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Air traffic controller strike in Egypt crippling economy

Oct. 7, 2011, Cairo, Egypt - A work slowdown by air traffic controllers delayed scores of flights Thursday and left passengers stranded for many hours in Cairo's international airport, wreaking havoc in the latest example of cascading labour unrest that officials and analysts say is devastating Egypt's economy.

October 7, 2011  By Carey Fredericks

The protest at Cairo International Airport was over a decision to rescind a promised bonus. It forced the delay of more than 200 flights and turned Egypt's flagship airport into a microcosm of the
general mayhem that has come to define the country since the uprising that ousted former President Hosni Mubarak in February.

Egyptian Labor Minister Ahmed El-Boraie warned this week that the country is going through a "critical period and (was) on the brink of bankruptcy," according to the daily, Al-Masry al-Youm. Egypt's "losses are growing day by day," he was quoted as saying. "Either we band together and change the current situation, or let Egypt be destroyed."

However other officials, including the finance minister, have taken a softer tone. They say the country faces challenges, but worker grievances are justified after decades of low salaries.

The labour action coincided with a highly symbolic day in Egypt — as the country's post-Mubarak military rulers put on a show of strength to mark the 38th anniversary of the 1973 Arab-Israeli war.
The celebration came against a backdrop of waning public confidence in their commitment to move the country to civilian rule.


Field Marshall Mohammed Hussein Tantawi, who heads the ruling military council that took power from Mubarak, said in a speech marking the anniversary of the October war that the country was
going through a critical period in terms of security and the economy.

Egypt "is witnessing a comprehensive transformation of its national course … as changes and crises loom on the horizon," Tantawi said. "People, despite their different political and nonpolitical orientations, must realize the ramifications and what it takes to get out of that rough road."

The partial strike was the latest labour action in months of near daily protests in virtually every sector of the economy.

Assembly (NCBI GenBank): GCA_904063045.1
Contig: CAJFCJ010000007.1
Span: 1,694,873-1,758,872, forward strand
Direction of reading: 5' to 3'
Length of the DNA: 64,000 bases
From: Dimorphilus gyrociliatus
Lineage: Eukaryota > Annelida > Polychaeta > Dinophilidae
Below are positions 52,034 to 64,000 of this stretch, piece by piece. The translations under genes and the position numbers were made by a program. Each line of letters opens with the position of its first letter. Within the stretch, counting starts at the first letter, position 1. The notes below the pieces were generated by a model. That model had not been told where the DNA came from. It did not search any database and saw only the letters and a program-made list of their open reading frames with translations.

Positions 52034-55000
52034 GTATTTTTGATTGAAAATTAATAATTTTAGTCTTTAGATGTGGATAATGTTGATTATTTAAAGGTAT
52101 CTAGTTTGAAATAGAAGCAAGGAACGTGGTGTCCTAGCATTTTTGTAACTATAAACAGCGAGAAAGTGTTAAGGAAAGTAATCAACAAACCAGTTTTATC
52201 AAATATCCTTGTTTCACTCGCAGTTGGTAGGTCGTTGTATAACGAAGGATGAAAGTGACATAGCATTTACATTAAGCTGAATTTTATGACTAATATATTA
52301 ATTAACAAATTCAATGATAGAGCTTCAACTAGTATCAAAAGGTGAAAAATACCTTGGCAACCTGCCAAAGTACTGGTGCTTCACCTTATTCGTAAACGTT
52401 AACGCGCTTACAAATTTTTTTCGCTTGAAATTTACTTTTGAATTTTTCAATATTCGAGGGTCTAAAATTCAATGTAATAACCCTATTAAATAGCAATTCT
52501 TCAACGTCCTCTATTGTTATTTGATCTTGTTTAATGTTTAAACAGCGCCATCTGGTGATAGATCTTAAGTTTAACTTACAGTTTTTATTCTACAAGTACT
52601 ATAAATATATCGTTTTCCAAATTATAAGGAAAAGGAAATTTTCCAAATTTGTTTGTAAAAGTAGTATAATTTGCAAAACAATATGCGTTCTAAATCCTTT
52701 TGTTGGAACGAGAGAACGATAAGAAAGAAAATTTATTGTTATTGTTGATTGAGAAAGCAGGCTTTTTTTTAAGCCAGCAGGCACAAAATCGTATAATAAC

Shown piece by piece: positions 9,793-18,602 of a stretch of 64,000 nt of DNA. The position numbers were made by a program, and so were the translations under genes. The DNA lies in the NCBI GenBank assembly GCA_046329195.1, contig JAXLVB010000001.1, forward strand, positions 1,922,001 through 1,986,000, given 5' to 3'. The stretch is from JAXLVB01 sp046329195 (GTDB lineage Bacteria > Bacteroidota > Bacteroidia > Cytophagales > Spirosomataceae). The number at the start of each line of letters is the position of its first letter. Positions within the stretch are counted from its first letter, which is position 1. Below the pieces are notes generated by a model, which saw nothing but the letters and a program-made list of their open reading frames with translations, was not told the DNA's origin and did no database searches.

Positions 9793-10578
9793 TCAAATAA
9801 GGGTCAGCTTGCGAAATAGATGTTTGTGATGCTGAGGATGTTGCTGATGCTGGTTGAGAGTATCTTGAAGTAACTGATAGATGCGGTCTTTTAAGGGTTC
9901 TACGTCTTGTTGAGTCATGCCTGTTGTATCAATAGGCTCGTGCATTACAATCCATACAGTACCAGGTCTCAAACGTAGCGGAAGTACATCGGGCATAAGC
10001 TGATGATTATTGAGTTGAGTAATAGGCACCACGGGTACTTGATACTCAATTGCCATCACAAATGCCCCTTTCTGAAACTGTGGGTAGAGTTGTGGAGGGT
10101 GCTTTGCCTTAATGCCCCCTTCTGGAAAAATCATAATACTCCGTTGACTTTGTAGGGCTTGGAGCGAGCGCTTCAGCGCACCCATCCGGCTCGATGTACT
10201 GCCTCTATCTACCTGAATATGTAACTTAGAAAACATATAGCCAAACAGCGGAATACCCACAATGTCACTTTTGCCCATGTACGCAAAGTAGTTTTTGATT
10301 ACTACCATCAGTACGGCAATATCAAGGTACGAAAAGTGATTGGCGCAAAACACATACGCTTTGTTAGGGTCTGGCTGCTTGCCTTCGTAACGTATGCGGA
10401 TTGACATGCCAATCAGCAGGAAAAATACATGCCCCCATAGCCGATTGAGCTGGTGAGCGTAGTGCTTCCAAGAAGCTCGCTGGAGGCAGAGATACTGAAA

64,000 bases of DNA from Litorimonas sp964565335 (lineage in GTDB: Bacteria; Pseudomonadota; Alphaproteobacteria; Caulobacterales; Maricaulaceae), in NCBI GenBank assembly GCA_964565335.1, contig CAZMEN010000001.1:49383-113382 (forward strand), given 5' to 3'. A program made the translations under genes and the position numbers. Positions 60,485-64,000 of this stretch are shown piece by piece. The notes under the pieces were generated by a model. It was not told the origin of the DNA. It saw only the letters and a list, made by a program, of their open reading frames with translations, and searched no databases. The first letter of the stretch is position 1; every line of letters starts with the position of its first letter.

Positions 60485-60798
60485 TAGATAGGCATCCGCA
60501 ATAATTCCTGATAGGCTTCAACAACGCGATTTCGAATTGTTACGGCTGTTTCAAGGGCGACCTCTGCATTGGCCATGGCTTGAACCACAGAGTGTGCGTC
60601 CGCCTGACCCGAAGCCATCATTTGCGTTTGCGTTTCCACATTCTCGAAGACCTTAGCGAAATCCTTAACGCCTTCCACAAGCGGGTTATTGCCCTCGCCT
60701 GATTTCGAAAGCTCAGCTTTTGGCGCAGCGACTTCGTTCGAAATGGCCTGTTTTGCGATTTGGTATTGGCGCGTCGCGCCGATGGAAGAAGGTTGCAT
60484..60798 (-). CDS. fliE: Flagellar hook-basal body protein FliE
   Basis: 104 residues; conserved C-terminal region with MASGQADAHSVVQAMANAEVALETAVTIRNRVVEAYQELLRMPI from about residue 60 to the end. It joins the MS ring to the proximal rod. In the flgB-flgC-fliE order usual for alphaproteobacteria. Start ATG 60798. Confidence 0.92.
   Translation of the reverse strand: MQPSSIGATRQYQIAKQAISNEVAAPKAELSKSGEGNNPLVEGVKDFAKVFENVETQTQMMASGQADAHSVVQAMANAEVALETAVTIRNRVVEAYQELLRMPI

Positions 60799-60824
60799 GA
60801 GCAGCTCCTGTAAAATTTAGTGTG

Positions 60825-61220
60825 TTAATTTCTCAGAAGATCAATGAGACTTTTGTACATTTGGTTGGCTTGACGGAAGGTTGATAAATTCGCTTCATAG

The strikes picked up in mid-February after Mubarak's ouster. In the first three months after he left office, the labour unrest nearly crippled the economy as manufacturing ground to a halt, tourism revenues plummeted and foreign investment dried up.

Workers demand higher pay, more jobs and a narrowing the wide salary gaps in which some "consultants" or top executives within the public sector can bring home more than $30,000 per month in a country where the per capita annual income is about $2,600. The striking workers also demand changes in company and union leadership and reforms in their sectors.

The unrest has exacerbated the already significant hardships of daily life in Egypt.

"It was a mob scene," Meg Conner, a Canadian teacher living in Egypt, said of the scene at the Cairo airport as she waited more than 11 hours to board a delayed flight to Greece Thursday. "People
were pushing and yelling. Airport workers climbed on the conveyer belts and started screaming," she added. "It was the worst I have seen in my life."

Though their demands were not met, the controllers called off their strike around sundown.

More broadly, the work stoppages have essentially forced the military rulers and the interim government which was appointed by them to cave in to worker demands by raising salaries and pensions, and instituting a new minimum wage in the public sector. However, some officials and analysts claim the country can ill afford the concessions.

Economic indicators point to troubling times ahead for Egypt – where more than 40 per cent live around or below the World Bank poverty line of $2 per day.

Central Bank figures show that net international reserves fell to $25 billion by the end of September, 33 per cent below pre-revolution levels of roughly $36 billion at the end of December. The slide is linked, at least partly, to supporting the Egyptian pound, which has faced steady depreciation pressure since January. A sharp drop in its value could stoke inflation by raising the cost of

The budget deficit for the current fiscal year has widened and tourism, a key source of revenue, is down sharply. Government figures show the number of tourists arriving fell almost 29 per cent
in June compared to the same month in 2010.

The Egyptian benchmark stock index is down 44 per cent year-to-date and there is little indication foreign investors are looking for bargains here.

Only about $500 million of $7 billion pledged by the oil-rich Gulf nations has materialized and the country needs about $10 billion to cover a spending gap this year, say economists.

Investment banks and analysts have again revised down growth forecasts for next year. London-based Capital Economics notched the GDP growth projection down to 3 per cent from 4 per cent earlier. GDP grew 1.8 per cent in the 2010-2011 fiscal year, well below the nearly 6 per cent projected before the revolution.

"It all goes back to expectations, and what people expected … post-revolution," said Capital's chief Mideast economist Said Hirsh. Many Egyptians had hoped Mubarak's ouster would usher in speedy reforms, higher salaries, more jobs, greater transparency and accountability of former officials.

"Now they're being hit with the reality that it's not that simple," Hirsh said.


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